After all, plenty of today's cyber-security engineers and researchers have toyed with writing malware, even for research purposes. Thus, a stretch behind bars would be a very hard sentence for an offense committed when he was a teen. ®

Similar topics


Other stories you might like

  • FBI warning: Crooks are using deepfake videos in interviews for remote gigs
    Yes. Of course I human. Why asking? Also, when you give passwords to database?

    The US FBI issued a warning on Tuesday that it was has received increasing numbers of complaints relating to the use of deepfake videos during interviews for tech jobs that involve access to sensitive systems and information.

    The deepfake videos include a video image or recording convincingly manipulated to misrepresent someone as the "applicant" for jobs that can be performed remotely. The Bureau reports the scam has been tried on jobs for developers, "database, and software-related job functions". Some of the targeted jobs required access to customers' personal information, financial data, large databases and/or proprietary information.

    "In these interviews, the actions and lip movement of the person seen interviewed on-camera do not completely coordinate with the audio of the person speaking. At times, actions such as coughing, sneezing, or other auditory actions are not aligned with what is presented visually," said the FBI in a public service announcement.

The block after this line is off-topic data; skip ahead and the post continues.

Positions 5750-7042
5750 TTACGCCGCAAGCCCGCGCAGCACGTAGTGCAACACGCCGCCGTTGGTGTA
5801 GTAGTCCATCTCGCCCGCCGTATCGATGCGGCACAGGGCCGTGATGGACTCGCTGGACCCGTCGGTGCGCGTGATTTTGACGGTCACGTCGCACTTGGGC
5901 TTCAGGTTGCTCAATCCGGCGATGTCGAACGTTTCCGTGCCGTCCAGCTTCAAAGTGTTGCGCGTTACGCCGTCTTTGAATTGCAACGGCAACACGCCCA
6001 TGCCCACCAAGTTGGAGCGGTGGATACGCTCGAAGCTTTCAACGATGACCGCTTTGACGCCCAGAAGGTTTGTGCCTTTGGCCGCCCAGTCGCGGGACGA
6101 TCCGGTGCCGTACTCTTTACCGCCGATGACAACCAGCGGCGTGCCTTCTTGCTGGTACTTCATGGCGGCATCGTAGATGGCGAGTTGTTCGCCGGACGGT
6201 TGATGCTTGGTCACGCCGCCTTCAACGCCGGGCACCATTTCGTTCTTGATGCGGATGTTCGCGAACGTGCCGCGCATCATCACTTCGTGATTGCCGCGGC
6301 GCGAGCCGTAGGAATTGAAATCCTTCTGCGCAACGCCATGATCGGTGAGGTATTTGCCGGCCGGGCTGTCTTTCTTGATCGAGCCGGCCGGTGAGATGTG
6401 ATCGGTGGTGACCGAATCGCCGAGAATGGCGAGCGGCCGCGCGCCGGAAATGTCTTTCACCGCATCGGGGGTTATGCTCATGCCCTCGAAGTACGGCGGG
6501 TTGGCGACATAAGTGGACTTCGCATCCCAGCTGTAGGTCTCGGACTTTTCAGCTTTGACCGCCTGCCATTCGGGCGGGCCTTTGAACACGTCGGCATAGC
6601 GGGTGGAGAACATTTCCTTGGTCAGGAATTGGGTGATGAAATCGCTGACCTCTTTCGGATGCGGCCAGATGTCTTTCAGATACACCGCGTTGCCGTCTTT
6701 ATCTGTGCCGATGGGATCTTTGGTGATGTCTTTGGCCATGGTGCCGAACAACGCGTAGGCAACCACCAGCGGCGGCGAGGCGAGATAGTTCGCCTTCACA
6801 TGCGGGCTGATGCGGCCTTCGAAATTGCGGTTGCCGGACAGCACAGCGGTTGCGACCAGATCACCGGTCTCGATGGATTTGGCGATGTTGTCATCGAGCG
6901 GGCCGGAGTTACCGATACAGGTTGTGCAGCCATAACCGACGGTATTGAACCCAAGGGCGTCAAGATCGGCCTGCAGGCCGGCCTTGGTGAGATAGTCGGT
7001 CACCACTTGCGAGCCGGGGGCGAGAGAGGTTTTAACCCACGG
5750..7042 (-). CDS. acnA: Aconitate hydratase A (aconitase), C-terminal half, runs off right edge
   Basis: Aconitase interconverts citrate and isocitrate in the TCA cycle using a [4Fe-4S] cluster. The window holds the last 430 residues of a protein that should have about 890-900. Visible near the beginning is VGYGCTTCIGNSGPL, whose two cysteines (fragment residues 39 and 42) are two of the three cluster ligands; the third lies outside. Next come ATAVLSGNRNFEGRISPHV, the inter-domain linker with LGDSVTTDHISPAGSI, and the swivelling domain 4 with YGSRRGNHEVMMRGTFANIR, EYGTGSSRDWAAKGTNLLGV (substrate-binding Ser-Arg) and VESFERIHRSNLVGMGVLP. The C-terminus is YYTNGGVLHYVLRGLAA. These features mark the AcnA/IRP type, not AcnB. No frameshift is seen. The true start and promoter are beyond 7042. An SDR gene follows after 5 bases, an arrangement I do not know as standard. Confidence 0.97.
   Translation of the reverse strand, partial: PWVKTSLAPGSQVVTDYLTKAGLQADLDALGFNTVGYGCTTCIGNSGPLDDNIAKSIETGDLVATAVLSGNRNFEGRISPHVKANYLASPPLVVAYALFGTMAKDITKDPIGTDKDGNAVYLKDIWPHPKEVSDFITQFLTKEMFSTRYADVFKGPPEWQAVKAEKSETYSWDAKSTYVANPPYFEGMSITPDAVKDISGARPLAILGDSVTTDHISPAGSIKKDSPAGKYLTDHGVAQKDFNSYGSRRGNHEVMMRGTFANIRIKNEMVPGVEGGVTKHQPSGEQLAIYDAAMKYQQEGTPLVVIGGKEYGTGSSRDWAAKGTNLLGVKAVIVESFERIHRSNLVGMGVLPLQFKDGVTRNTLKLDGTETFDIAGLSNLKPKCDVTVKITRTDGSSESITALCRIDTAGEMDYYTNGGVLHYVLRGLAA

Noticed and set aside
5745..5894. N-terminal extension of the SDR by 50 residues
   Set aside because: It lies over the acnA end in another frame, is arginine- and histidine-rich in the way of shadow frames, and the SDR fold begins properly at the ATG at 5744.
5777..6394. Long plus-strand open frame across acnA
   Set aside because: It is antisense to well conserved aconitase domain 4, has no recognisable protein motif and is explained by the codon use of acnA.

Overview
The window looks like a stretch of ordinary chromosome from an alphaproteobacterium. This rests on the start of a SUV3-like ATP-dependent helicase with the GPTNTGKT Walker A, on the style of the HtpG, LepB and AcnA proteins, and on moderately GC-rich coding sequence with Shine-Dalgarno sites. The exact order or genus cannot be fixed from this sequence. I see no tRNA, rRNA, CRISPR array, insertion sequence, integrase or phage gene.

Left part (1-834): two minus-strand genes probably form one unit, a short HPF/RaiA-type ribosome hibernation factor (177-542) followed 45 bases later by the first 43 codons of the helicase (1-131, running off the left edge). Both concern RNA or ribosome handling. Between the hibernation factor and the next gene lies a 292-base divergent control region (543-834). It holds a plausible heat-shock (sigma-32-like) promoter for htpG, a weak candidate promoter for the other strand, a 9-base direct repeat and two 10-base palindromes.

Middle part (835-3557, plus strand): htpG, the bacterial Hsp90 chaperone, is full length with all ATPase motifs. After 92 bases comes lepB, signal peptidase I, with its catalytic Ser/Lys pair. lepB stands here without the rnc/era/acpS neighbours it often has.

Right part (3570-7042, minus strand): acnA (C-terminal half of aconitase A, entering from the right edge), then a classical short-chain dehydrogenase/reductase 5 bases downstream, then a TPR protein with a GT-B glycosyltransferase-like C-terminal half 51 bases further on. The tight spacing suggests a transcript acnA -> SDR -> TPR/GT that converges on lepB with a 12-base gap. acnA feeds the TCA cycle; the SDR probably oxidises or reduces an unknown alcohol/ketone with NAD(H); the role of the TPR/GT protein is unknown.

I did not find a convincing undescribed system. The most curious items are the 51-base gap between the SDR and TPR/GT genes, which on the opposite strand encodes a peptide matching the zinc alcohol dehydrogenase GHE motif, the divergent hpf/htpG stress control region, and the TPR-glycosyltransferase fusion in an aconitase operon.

Continue reading
  • LGBTQ+ folks warned of dating app extortion scams
    Uncle Sam tells of crooks exploiting Pride Month

    The FTC is warning members of the LGBTQ+ community about online extortion via dating apps such as Grindr and Feeld.

    According to the American watchdog, a common scam involves a fraudster posing as a potential romantic partner on one of the apps. The cybercriminal sends explicit of a stranger photos while posing as them, and asks for similar ones in return from the mark. If the victim sends photos, the extortionist demands a payment – usually in the form of gift cards – or threatens to share the photos on the chat to the victim's family members, friends, or employer.

    Such sextortion scams have been going on for years in one form or another, even attempting to hit Reg hacks, and has led to suicides.